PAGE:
Wednesday, April 30, 2014


Small hands. Little toes. Eyes that quickly change from questioning to inquisitive. A kiss from a wet pucker. "Up, up", "Me" - all the things a grandparent cherishes. Each little look, each little sign that you are the one they want. Even the call to discipline takes you in and captures you. You are a grandparent doing exactly what a grandparent should be doing.

I discovered this week that Emma (one part of the twin duo) calls me "Me". We've had trouble understanding her words for me. At one time I was "Gaga" then it change to "Neenee". For Easter I gave the twins puzzles with sounds. One puzzle consists of vehicles. Emma pulls each one out and asks if I will take her on it. I know because she points to the puzzle piece then points to me. Then determinedly shakes her head that yes indeed we will go on that particular vehicle. She picked up the helicopter, pointed to herself then pointed to me and said "Me". "Me?" I asked. With a shake of her head, I discovered that I am Me. Not surprising since I say things like: Want me to get it? Want me to read a book?  So why wouldn't I be Me?! (I think I've confused myself.)

Discovery. I discover as much about them as they do about this world they have been dropped in to. It seems that every moment I spend with them is a surprise. At 21 month, they have become explorers and inventors. At 66, I have become more of Me.

Me. Just who is 'me'? After all these years, you would think I'd be on top of that subject, but I find that in reality, I am more and more aware of things I never knew about me. By being so involved with the children on a regular basis, I seem to be the cameras emotional eye that sees beyond the image. I see how precious those little toes and fingers are, because they will be all grown up and not so readily wanting to hold Me's hand. I see the little things that happen and surprise me. Emma's sense of humor. Nolan's love of music. I am awed on a regular basis.

Many times I felt that my parents were not supportive of me. I felt alone most of my life. My sisters were older. I grew up in an adult world. I was always wanting support and found it only came at a price. While watching my grandbabies this week, it suddenly hit me. Just as their parents don't have the time or the understanding to appreciate what I have with these babies, my parents were the same...maybe more so. When the farm didn't take up their time, the church did. The generation gap between my sisters and I was big enough but that with my parents was huge. They were busy living their lives as best they could, doing what they had been raised to do. Doing what they had to do to survive and provide. Our house was always bustling with young people and Mom babysitting for everyone in the area. They were living their lives. It could be that because of that loss of time with them that I realize the importance of what I have now. Not just for myself, but also for those who know me.

A man I know came into the store looking for cards. I asked Ed about his grandkids. He informed me that he couldn't stand to have them visit. They were noisy, uncontrolled and messed up his house. Never was he a man of warmth, but this startled me. A grandparent who didn't know what he had. A few months later, he lost his wife to cancer and he himself was diagnosed with terminal cancer. His loss. His loss of time with the precious ones he leaves behind. His loss of growing and changing despite his age. What legacy will he leave behind? Just what has he missed in receiving and giving?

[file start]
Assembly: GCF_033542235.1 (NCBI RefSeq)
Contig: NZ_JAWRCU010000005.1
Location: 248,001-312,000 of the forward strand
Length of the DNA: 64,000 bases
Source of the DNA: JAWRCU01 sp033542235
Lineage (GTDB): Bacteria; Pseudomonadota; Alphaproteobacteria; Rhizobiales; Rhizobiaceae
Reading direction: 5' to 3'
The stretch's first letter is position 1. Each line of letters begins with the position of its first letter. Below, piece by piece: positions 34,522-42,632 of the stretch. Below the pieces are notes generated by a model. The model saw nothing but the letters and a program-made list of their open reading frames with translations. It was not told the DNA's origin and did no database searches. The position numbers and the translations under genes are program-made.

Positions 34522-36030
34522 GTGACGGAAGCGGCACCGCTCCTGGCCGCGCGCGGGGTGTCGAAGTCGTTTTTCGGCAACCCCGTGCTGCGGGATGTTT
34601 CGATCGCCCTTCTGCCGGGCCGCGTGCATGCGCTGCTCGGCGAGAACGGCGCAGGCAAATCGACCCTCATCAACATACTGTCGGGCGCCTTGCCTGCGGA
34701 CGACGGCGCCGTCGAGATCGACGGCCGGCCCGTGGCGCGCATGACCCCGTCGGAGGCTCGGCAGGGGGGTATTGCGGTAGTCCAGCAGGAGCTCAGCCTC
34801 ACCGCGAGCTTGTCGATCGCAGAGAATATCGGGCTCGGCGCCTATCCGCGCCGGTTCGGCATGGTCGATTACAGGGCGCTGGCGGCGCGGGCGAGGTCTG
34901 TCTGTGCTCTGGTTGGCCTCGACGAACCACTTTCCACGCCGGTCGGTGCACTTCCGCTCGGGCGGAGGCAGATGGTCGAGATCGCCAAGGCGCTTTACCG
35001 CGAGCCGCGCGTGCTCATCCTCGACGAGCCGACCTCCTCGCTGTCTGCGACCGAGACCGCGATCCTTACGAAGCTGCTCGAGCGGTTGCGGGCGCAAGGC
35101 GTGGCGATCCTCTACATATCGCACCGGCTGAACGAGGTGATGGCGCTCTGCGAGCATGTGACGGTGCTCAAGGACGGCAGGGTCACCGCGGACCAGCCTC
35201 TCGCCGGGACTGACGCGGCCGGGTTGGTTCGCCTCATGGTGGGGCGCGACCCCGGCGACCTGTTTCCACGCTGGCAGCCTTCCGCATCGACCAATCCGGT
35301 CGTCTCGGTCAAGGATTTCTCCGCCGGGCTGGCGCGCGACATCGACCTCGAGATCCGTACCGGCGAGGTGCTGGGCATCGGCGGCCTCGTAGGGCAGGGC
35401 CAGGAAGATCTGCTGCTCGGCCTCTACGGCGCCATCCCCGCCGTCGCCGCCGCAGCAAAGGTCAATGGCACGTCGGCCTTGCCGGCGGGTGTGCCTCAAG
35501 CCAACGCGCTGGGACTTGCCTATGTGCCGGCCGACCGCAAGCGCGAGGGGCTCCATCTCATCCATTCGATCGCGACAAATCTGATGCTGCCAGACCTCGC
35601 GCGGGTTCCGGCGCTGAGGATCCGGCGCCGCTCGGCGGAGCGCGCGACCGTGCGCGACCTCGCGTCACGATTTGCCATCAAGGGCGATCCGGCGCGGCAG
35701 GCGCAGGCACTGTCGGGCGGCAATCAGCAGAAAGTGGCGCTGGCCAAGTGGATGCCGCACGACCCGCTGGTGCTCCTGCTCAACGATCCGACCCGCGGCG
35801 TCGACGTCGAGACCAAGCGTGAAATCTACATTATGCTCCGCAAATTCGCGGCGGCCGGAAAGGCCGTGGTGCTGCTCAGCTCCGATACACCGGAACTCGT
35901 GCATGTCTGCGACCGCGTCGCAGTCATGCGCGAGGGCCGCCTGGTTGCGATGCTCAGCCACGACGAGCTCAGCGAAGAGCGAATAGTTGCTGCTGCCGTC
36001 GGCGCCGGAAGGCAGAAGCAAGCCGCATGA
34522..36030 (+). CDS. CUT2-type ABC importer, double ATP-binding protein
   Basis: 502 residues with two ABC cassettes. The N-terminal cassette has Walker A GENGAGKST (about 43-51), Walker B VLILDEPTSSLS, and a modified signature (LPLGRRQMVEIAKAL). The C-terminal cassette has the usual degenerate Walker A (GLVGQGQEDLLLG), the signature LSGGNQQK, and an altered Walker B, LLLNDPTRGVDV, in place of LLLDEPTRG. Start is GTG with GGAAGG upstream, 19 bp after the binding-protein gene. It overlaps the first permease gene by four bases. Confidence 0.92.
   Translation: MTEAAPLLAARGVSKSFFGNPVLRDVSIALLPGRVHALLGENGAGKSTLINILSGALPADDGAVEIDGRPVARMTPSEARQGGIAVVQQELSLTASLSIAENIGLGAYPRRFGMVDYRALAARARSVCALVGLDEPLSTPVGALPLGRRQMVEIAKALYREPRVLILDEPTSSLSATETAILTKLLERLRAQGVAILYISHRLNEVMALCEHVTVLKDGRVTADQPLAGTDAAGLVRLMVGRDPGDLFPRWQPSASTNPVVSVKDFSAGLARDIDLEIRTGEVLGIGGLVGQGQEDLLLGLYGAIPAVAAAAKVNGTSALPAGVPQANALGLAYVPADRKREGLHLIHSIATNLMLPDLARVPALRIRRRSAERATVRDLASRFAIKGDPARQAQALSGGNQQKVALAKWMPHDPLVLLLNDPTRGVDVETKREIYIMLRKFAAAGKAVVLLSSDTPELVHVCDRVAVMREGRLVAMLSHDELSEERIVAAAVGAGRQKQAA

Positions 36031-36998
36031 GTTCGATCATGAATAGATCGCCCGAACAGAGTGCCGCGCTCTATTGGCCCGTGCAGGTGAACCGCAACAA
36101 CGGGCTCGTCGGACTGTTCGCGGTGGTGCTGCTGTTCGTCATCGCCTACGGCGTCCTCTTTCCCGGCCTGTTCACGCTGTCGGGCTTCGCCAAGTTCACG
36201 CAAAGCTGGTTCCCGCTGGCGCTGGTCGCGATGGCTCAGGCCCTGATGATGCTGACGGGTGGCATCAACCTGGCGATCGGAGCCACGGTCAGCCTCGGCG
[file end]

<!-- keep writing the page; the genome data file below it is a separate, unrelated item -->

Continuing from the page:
Yes, I am Me. Me. A child who learned late in life exactly what it is to love without any expectations or needs. A woman who found that each person, once adorable little fingers and toes, is a precious adult. As a grandma who counts each and every blessing. Me. I think I like it. I'll just be Me.

Sunday, April 13, 2014

Doggone Love

We lost Sadie in 2003. She was a sweet schnauzer who captured our hearts nine years earlier when she was a fat little puppy. A dog had been part of our household since my children were small. The first schnauzer was named Pepper. We lost her when she got into a batch of chocolate candy. Getting a second dog was done with trepidation. Hearts get wrapped around a family pet regardless of the animal.

Dogs, cats, horse, calf, lambs, rabbits, I had them all as pets and none were allowed to live in the house. Having a pet in the house was a new, wonderful experience. I always looked forward to having Sadie greet me at the door when I came home from work. She was good at keeping watch over me as well as staying close when something sad came our way. My children loved her, and she adored them. This having an animal in the house was pretty cool.

There isn't a week that goes by that someone doesn't come into the store looking for a sympathy card for a friend who has lost a beloved pet. We stand by the cards and talk about our pets waiting to greet us again someday. There is a bond we share in the tears we have shed. And, those of us who have lost pets wonder if we can do it again.

We once took our dog with us on a visit to the farm. Of course, our house-raised pet was not about to stay outdoors. My kids wouldn't have stood for it....nor would their mother. At first, Dad and Mom were a bit gruff with Pepper. Yet seems many animals have a sense about we humans. They are pretty good at winning over the reluctant petter. Before long I noticed Dad lowering his hand and wiggling his fingers so the pup would go to him. It wasn't the way on the farm. Animals were supposed to stay outside. But a little bit of the indoor pet managed to take hold of the farmer.

It has been a long time since a pup came to reside with me. I miss having a dog but am not ready for the pain that will eventually come with the loss of  a loved pet. I mentioned my recent longing to my son.

Me: I think I need a puppy.
Him: You don't need a puppy.
Me: I could talk to it.
Him: Get a puppet.